Benzimidazole Derivatives as Antibacterial Drugs (2012-076)

Market Overview:

These bisbensimidazole derivatives are a new family of modified small molecules that are highly selective and effective in preventing bacterial resistance. The market for antibacterial drugs stood at $43.9 billion in 2014, representing a large market for both animals and humans. New approaches for the discovery of antibacterial drugs and antibacterial coatings are important in the fight against bacterial resistance. Bacterial DNA topoisomerases are one class of enzymes that help in regulating DNA topology and are very good targets for the development of anticancer or antibacterial agents. Clemson University researchers have developed a new family of modified small molecules that include bisbenzimidazole derivatives as antimicrobials and topoisomerase inhibitors. These modified compounds offer several advantages over existing topoisomerase inhibitors, such as being highly selective and effective in preventing antibacterial activity. These compounds therefore are excellent candidates for clinically relevant antibacterial agents.

Application                                                                             Stage of Development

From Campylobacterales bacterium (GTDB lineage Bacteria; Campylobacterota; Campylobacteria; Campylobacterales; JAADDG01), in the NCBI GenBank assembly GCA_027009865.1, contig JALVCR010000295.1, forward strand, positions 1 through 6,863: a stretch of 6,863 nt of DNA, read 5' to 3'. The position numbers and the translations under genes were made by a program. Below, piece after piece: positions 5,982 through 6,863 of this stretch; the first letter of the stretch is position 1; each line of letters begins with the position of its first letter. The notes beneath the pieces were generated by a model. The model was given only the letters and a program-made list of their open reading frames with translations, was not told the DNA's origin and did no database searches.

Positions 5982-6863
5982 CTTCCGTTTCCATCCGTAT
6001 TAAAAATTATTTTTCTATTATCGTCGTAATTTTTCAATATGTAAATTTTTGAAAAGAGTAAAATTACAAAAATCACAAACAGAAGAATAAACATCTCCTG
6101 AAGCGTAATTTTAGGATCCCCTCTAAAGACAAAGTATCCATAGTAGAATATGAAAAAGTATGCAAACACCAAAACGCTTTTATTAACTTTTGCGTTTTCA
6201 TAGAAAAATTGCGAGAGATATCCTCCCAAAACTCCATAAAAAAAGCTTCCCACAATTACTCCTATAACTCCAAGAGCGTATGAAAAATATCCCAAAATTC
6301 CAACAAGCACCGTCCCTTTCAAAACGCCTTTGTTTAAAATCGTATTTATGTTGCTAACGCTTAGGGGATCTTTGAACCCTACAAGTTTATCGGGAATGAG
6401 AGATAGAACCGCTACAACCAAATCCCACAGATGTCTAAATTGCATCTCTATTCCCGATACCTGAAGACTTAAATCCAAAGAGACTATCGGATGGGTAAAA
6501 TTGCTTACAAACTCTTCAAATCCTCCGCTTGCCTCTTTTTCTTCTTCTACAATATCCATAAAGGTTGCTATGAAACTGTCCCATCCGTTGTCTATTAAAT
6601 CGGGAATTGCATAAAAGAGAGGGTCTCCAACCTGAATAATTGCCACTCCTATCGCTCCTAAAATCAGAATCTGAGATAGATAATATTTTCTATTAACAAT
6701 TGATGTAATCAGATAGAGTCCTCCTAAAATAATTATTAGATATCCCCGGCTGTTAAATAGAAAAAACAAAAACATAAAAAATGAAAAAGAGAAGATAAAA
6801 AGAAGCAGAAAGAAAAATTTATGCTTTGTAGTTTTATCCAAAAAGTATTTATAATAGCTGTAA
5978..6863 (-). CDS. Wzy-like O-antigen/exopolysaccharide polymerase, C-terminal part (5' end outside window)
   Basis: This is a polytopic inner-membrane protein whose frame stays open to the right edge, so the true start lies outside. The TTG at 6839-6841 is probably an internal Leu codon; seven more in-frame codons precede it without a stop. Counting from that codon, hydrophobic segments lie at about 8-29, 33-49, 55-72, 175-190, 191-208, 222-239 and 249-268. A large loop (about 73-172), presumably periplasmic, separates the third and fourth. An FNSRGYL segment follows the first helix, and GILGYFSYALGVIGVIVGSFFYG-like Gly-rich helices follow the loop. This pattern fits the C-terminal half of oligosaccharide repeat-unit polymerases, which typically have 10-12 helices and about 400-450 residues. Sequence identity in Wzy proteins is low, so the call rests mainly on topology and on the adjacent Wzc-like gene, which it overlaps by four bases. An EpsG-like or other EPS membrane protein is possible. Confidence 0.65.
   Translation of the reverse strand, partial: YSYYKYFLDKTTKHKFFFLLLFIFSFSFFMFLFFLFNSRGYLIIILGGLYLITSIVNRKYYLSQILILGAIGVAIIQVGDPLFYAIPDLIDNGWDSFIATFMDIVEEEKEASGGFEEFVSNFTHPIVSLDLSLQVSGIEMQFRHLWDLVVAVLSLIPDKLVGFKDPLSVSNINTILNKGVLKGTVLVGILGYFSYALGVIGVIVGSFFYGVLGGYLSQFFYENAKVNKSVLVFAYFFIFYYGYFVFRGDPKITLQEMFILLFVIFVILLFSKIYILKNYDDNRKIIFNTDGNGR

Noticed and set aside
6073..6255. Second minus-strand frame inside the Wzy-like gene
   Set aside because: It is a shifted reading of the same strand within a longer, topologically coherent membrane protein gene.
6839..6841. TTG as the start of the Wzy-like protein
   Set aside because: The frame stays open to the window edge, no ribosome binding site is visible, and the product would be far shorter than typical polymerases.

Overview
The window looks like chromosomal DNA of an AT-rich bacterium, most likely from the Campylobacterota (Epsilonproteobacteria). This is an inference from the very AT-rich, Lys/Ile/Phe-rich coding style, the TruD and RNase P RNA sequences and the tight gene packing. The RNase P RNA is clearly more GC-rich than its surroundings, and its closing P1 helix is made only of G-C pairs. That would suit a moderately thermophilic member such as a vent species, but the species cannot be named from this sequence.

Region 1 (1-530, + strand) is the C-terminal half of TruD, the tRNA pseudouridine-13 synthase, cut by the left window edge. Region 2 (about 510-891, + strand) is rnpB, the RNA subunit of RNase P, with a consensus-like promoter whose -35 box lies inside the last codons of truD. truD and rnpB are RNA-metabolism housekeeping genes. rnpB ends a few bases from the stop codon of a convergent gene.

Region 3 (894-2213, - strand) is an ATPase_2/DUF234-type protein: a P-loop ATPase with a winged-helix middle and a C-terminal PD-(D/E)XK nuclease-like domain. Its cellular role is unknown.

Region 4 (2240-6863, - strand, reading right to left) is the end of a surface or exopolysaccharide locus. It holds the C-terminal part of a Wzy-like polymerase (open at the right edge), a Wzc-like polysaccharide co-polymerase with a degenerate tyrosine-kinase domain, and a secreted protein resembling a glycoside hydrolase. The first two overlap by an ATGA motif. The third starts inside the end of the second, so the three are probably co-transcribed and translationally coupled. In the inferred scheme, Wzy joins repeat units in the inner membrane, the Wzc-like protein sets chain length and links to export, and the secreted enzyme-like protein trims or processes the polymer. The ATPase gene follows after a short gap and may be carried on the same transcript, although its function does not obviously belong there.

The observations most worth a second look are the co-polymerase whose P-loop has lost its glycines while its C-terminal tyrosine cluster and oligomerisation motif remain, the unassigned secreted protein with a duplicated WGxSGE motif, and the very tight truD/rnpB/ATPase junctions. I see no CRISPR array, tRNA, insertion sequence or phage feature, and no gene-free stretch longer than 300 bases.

Antibacterial coatings; pharmaceuticals; antibiotics               Preliminary Prototype

Advantages

•       Utilizes new compounds that take longer to develop bacterial resistance, offering relevant clinical antibacterial agents

•       Meets market demand for new agents, improving patient care and accessibility to needed antibacterial drugs

Technical Summary

Overall, the results show that bisbenzimidazoles are excellent inhibitors of E. coli DNA topoisomerase I and also display good antibacterial activity. Additionally, and more importantly, the E. coli topoisomerase I inhibition is extremely selective as DNA gyrase and mammalian topoisomerases are not inhibited. Clemson University research findings suggest that the ternary complex formed by the bacterial topoisomerase I has distinct sites for small molecule recognition, as compared to those found in DNA gyrase and mammalian topoisomerases, and these differences could be further exploited for antibacterial drug development. Further studies to investigate the mechanism of antibacterial activity and enzyme inhibition are being investigated and will be reported in due course.

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Inventors:                        Dev Arya, Nihar Ranjan, Fenfei Leng

Patent Type:                    PCT

Serial Number:                PCT/US2014/056619

CURF Reference:            2012-076

Patent Information:
Category(s):
Biotechnology
For Information, Contact:
Vincie Albritton
Deputy Director
Clemson University Research Foundation
valbrit@clemson.edu
Inventors:
Nihar Ranjan
Dev p. Arya
Fenfei Leng
Keywords:
Drugs/Pharma - Antibiotics
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